This is an experience that is not unique to Kenya. Whilst conducting my graduate research in peri-urban Cape Town or what are popularly referred to as the Cape Flats, this is an assertion that often emerged. The emergence of American styled male gangs in this context, with territories, symbols and codes cannot be disconnected from historical, economic and social factors of South Africa. Gangs in Manenberg, the context I was working in were seen as extensions of vigilante groups that were established during the apartheid era to make the country ungovernable; a strategy to break the regime. Gangs, vigilante groups or whatever we want to describe them as, then become an expression of social cohesion in peripheral communities and are an integral aspect of both the cultural and economic reproduction of personhood (See Salo. 2005).

This piece does not seek to abstract itself from the socio-economic and political realities that face African’s and its youth in particular. I seek to question the viability of violence as an option for so called democratization or liberation of this continent. I call for an engagement with the criminal activities that are conducted under the veil of democracy and which are subsequently deemed bona fide.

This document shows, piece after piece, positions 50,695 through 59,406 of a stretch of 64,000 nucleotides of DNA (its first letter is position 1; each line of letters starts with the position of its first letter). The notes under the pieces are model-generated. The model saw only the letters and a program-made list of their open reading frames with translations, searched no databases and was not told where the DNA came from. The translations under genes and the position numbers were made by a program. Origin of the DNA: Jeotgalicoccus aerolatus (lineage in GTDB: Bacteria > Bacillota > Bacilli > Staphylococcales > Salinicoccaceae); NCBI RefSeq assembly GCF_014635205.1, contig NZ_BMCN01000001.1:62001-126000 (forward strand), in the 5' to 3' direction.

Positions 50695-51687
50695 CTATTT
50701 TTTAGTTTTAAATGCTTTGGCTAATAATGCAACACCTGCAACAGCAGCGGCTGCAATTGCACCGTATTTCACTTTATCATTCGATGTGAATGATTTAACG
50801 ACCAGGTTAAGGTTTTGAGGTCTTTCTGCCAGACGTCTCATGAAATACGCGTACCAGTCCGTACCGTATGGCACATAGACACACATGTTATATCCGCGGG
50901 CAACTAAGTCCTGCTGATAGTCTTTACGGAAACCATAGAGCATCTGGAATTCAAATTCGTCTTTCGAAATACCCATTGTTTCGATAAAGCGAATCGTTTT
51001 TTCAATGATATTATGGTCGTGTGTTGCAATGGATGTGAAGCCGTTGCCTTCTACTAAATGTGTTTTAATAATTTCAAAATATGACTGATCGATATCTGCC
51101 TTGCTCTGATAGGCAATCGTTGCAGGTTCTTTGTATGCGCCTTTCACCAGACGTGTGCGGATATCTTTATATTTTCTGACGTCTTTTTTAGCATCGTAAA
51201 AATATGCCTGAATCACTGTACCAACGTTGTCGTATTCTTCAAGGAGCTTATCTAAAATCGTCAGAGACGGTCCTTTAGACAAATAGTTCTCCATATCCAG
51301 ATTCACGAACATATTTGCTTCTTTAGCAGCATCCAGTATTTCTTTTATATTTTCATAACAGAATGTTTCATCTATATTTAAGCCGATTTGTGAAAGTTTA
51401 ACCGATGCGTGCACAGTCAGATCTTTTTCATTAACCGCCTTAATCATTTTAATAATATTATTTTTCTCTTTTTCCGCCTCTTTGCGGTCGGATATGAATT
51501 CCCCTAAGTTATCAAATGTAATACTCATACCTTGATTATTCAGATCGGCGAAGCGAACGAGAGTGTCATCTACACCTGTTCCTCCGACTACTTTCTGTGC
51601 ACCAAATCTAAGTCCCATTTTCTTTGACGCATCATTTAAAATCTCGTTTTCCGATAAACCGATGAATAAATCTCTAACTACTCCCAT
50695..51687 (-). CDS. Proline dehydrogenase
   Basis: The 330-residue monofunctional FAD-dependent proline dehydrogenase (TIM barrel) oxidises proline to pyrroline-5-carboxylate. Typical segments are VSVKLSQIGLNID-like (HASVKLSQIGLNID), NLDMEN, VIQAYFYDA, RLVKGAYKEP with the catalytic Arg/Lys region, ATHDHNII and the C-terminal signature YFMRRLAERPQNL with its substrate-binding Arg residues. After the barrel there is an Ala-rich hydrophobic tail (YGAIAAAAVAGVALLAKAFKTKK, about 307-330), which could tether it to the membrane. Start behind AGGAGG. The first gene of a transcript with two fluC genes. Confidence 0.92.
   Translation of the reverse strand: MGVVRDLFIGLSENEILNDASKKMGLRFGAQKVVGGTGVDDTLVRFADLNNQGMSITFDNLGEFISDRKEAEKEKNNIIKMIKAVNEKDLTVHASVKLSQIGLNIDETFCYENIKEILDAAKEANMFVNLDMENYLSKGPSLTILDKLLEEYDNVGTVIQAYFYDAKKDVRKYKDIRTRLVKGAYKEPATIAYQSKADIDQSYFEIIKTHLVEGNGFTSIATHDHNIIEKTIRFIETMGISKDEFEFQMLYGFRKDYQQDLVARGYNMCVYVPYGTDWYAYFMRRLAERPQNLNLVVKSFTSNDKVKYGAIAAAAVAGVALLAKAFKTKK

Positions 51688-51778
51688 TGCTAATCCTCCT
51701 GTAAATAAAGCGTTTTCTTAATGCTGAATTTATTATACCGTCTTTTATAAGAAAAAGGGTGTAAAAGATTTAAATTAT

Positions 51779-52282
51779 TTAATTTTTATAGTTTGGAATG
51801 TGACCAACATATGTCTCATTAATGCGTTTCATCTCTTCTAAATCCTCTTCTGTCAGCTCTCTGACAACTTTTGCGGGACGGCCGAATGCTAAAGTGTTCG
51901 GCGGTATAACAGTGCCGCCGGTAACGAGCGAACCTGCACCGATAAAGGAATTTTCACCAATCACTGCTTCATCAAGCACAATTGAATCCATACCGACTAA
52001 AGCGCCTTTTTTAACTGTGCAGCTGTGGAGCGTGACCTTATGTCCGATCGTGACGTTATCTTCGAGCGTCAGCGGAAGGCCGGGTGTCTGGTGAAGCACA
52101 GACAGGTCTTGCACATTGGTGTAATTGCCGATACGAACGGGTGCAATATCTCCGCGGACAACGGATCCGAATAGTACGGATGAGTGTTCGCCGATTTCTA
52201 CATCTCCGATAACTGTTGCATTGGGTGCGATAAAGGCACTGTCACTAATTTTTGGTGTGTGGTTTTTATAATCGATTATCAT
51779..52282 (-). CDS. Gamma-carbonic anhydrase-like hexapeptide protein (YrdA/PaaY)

Allow me to do this through four vignettes: Some of the disturbing pictures that did the rounds on the internet, showed large numbers of what we assume to be young South African men, wrecking massive havoc on ‘foreigners’ in this country. Given Thabo Mbeki’s flowery speeches on African Renaissance the term foreigner need not apply to Africans in African countries - but nonetheless it does. Pictures of this nature are not unique to this situation. One of the pictures distinctly reminded me of a scene I witnessed not too long ago in Kenya on the day that the disputed presidential results were announced. This particular scene involved a group of young men with pangas, rungus and other crude weaponry murmuring discontent and who immediately begun an assault on property that they perceived to be owned or rented by the opposition. If they had not mentioned Soweto, that very scene could be transplanted to various locations across this continent and the world for that matter.